A Position Statement Adopted Society of American Archivists, June 4, 1995
(Published in Archival Outlook, July 1995.)
Archives are an essential component of our cultural heritage and are fundamental to our understanding of our nation, our values, and our identity.
Access to archives enables citizens to hold governments at all levels accountable and responsible for their actions, and ensures that the rights of citizens and obligations of governments are upheld.
Statement of Interest
Archivists have primary responsibility for the identification, preservation, and accessibility of those documents necessary to provide an accurate record of the goals, actions, and achievements of the nation, its institutions, and its citizens. Computers and telecommunications technologies are dramatically changing the manner in which individuals and organizations communicate and conduct business and the way in which records are created, stored, and disseminated.
The National Information Infrastructure (NII) is central to the development of this new information paradigm and will radically alter the manner in which records are communicated and used. The nature, composition, and administration of NII is of critical interest to the archival profession, and this statement reflects the centrality of these developments to the future of records preservation and use. Therefore, the Society of American Archivists, the largest and oldest association of archivists in the United States, representing more than 3,000 individuals and 500 institutions, does herein state those concerns deemed essential in the further development and implementation of the NII.
1. Archival resources should be broadly accessible via the NII.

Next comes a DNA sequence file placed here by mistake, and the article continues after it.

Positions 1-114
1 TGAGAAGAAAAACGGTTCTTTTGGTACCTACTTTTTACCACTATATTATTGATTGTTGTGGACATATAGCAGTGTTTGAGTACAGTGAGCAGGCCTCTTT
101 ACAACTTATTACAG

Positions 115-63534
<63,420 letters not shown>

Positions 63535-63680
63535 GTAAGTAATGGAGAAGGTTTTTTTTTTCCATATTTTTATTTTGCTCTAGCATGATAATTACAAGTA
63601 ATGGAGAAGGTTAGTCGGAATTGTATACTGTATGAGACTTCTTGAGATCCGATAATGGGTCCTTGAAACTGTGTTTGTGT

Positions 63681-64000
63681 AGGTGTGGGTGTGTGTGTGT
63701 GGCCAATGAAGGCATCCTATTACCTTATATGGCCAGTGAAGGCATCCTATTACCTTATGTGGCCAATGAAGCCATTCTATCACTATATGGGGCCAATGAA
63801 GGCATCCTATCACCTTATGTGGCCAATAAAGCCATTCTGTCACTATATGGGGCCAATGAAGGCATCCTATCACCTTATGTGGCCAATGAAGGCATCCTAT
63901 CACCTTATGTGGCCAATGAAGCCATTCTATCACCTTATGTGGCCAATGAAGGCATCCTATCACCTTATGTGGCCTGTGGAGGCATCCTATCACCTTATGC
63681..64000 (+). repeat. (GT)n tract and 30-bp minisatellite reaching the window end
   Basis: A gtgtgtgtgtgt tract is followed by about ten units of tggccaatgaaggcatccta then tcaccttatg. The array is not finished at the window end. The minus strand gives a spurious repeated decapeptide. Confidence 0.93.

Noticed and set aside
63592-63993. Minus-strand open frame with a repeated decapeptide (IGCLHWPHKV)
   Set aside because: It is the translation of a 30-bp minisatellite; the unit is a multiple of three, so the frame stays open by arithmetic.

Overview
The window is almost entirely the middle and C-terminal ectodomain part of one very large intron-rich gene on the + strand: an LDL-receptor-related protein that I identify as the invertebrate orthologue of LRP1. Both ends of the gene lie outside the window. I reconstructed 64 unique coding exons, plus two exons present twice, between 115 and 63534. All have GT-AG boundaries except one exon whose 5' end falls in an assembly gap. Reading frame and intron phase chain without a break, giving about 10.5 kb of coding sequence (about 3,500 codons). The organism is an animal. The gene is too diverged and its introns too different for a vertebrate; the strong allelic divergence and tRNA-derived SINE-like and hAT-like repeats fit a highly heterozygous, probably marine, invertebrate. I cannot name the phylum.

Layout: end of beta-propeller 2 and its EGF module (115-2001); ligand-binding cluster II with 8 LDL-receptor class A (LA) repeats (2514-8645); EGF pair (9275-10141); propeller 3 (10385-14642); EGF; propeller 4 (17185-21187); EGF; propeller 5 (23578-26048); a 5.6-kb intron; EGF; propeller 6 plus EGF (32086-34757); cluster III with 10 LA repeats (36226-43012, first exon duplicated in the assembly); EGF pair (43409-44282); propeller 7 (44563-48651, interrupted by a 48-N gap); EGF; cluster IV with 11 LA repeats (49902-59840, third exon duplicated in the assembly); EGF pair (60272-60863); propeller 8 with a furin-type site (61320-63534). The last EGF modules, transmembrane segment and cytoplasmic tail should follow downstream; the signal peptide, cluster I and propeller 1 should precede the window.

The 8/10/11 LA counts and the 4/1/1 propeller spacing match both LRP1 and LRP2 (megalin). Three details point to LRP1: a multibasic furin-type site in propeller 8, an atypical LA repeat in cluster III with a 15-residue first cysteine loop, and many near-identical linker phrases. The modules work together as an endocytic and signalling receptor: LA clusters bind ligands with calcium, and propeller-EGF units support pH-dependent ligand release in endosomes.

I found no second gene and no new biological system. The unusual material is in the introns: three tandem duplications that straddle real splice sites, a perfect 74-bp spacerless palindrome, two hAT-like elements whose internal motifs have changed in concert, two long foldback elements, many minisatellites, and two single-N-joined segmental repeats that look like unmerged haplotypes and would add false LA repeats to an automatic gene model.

a. Archival resources include governmental, institutional, and corporate records, manuscripts, and personal papers. Such resources may be created digitally or be digital copies of records created in other media.1
b. Archival resources also include information describing records and specifying their physical and/or electronic location.
c. Networked information discovery and retrieval tools should be developed that can fully exploit the value of archival resources on the NII. Those tools should convey the origin and original purpose for creating the records.
2. The NII must support the creation and transmission of legally authentic records in order to fulfill its potential as an effective means of communication and an effective support for the rights of citizens.
a. The NII should incorporate methods that can overcome the transitory and mutable nature of networked records so that authentic records can be identified and maintained.
b. In our democracy, the availability of certifiable, authentic records is critical to the effectiveness and equitable operation of the judicial process, and other essential elements of governance.
3. The NII should support the capacity for the selection, preservation, and long-term access to records of enduring value.
a. The NII should incorporate archival methodology and practices to select records for preservation and access over time, based on their legal, fiscal, administrative, or historical value.
b. The expertise of archivists in the long-term preservation of records should be applied to ensure the availability of the electronic record of today for future generations.
c. The developers of the NII should draw on archival methodology and practice in identifying and preserving the records created by transactions on the NII.
d. In the electronic age, it is critical to address the long-term preservation of and access to records at the point of their creation, or the nation risks their becoming inaccessible or lost when their immediate use ceases.
4. The traditional archival commitment to open, fair, and equitable access to records should be an essential element of the NII.2
a. It is essential that affordable access be provided to records created using public funds.
b. In making records available on the NII, policies and practices should be implemented that ensure that the privacy rights of individuals are protected.
5. In providing access to archival records through the NII, there should be a fair and equitable balance between the rights of creators and other property owners and the needs of users.3
a. Fair use concepts and other exceptions to owners' rights conveyed in the copyright law should continue in the electronic environment.
b. Mechanisms should be available to allow fair and reasonable compensation for holders of intellectual and other property rights.
c. Original owners and archival repositories should be acknowledged, and when appropriate, compensated.